Dashed line detection

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A Framework for Graphics Recognition

Liu Wenyin1 Dov Dori2

1 Microsoft Research, Sigma Center, #49 Zhichun Road, Beijing 100080, PR China


2Faculty of Industrial Engineering and Management

Technion¾Israel Institute of Technology, Haifa 32000, Israel, dori@ie.technion.ac.il


The principal contribution of this paper is an object-oriented application framework for graphics recognition applications, which is a problem domain of increasing interest. The technical concept is that the recognition applications of all graphic objects could follow a similar procedure. The goal of the graphics recognition framework is to abstract and model such similar procedure and supply generic code for graphics recognition algorithms to be used as ready made and easily extendible components in the graphics recognition systems being developed in the future. In addition to the generic graphics recognition process model, the framework consists of reusable classes of graphic objects that appear in engineering drawings as well as in other classes of line drawings. Either white-box or black-box technique can be used to extend the framework to the recognition application of a specific graphic class. The new graphic class may inherit from the available graphic classes in the framework or be totally independent as long as its interface conforms to the framework's. Applications to several graphic classes are also discussed.

Keywords: Frameworks, Software Reuse, Object-Oriented Design, Software Engineering, Graphics Recognition, Document Analysis and Recognition, Engineering Drawings Interpretation


Being a domain of engineering, software engineering strives to establish standard, well-understood building blocks, which are expected to be developed and stored in libraries for common use and as a basis for extensions and modifications in the spirit of the reusability concept. Although software reuse had existed in software development processes since software engineering began as a research field in 1969, it was not before 1978 that the concept of reusability was clear in the minds of people as a solution to the “software crisis” (Freeman 1987). Currently, software reuse is getting a great deal of attention for its potential in increasing productivity, reducing costs, and improving software quality, and quite a few reuse techniques have been proposed (Krueger 1992).

The advent of object-oriented techniques (Coad and Yourdon 1991, Jacobson et al. 1992, and Booch 1994) makes the reuse technology even more powerful. Framework (Johnson and Foote 1988), as an object-oriented reuse technique, is playing an increasing important role in contemporary software development (Fayad and Schmidt 1997). While people are developing and utilizing frameworks, the definitions of frameworks vary. Johnson (1997) listed two common definitions of frameworks as follows.

  • A framework is a reusable design of all or part of a system that is represented by a set of abstract class and the way their instances interact.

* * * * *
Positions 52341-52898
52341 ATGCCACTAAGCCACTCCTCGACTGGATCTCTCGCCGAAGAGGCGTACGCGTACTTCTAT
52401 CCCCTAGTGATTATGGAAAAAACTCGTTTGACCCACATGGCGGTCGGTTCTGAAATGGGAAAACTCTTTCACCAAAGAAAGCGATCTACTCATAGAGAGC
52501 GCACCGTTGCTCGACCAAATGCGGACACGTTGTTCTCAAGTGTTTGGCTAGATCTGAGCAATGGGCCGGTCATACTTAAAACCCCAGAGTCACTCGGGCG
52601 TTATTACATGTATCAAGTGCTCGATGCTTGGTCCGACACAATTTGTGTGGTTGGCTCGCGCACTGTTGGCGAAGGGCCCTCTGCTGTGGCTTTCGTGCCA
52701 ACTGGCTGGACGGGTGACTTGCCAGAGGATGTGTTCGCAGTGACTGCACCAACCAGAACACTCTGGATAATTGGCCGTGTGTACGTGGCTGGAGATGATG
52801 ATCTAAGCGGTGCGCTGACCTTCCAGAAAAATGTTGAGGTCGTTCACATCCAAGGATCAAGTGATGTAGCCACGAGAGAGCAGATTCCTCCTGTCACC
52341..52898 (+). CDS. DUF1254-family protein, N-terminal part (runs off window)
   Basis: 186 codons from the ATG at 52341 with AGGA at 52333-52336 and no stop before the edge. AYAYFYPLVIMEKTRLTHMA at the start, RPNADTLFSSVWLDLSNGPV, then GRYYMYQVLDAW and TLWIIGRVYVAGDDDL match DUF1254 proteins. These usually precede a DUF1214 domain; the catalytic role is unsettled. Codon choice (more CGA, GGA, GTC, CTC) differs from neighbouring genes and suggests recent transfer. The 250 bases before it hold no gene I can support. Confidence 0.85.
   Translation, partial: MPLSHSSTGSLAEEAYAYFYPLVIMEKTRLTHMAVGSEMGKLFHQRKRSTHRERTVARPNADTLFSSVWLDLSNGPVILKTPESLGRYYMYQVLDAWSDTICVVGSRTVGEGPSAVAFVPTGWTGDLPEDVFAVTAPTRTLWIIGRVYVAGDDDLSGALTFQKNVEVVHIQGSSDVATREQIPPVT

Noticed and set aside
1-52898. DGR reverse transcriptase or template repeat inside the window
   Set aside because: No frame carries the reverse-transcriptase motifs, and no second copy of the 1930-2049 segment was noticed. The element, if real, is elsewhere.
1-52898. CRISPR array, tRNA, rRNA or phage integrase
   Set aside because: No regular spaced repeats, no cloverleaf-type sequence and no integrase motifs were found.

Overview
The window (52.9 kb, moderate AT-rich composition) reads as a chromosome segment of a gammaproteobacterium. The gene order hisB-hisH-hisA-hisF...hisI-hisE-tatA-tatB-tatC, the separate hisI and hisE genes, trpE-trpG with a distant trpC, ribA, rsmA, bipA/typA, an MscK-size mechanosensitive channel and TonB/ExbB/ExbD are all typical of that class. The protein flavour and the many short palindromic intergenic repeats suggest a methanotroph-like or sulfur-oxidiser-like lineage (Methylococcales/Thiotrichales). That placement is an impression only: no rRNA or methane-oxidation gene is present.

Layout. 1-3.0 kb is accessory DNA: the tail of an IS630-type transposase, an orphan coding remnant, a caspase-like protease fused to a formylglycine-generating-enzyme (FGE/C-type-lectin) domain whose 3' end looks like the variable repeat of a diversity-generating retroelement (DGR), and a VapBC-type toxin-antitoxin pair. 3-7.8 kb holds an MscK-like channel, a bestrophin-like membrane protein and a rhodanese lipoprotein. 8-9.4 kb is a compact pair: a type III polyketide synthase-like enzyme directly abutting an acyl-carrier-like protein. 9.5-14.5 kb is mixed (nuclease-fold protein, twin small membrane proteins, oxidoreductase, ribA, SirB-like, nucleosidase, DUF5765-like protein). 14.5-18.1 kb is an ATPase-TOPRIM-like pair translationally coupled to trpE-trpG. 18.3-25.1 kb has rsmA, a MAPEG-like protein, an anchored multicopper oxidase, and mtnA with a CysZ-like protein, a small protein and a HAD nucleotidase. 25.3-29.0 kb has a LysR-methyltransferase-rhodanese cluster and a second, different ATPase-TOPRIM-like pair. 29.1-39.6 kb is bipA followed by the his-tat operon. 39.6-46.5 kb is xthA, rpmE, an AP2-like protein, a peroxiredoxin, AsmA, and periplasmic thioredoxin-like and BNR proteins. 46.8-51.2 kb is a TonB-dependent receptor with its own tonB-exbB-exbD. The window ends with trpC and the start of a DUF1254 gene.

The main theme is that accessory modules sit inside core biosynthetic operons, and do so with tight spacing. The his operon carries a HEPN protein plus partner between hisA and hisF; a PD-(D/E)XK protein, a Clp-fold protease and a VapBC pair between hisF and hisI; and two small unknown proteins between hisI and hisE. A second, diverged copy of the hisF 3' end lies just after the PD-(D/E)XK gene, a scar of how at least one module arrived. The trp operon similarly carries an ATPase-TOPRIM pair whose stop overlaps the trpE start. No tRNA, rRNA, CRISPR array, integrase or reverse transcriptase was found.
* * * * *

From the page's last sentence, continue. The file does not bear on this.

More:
• A framework is a skeleton of an application that can be customized by an application developer.

Although it is hard to define frameworks formally and clearly, there are several common features of frameworks:

  • A framework is for reuse purpose (in the development of applications in some specific problem domain).

  • A framework is an skeleton program that can be extended to a complete application by being filled with necessary components at hot spots, the implementations of which vary from application to application of the framework (Pree 1994).

  • A framework is customizable to fit the applications being developed.

  • A framework predefines some interfaces of the filling components as the framework contract so that the components fit each other and into the framework.

  • A set of abstract classes are usually used to describe the behaviors of frameworks.

  • Corresponding concrete classes should be implemented as the filling components when extending the framework to applications.

From the above features, we can see that framework is a design reuse technique for developing new applications. There are a lot of advantages of using frameworks in application development. Rather than developing an application from scratch, extending and customizing an appropriate framework to cater to the need of the application will save much efforts and therefore speed up the development process. Another important advantage is that the quality guarantee of the framework as a product also assures its applications of quality.

Fayad and Schmidt (1997) categorized the existing frameworks into three scopes: system infrastructure frameworks, middleware integration frameworks, and enterprise application frameworks. Frameworks can also be classified into white-box frameworks and black-box frameworks by the technique used to extend them. White-box frameworks are extended to applications by inheriting from some base classes in the frameworks and overriding their interface methods, whilst black-box frameworks are extended by customizing new components according to particular interfaces defined by the frameworks and plugging them into the frameworks. However, the white-box and black-box reuse techniques frequently coexist in one framework (Johnson and Foote 1988), since some common abstractions among many black-box components (object classes) within the same problem domain may also be expressed and implemented using inheritance and overriding.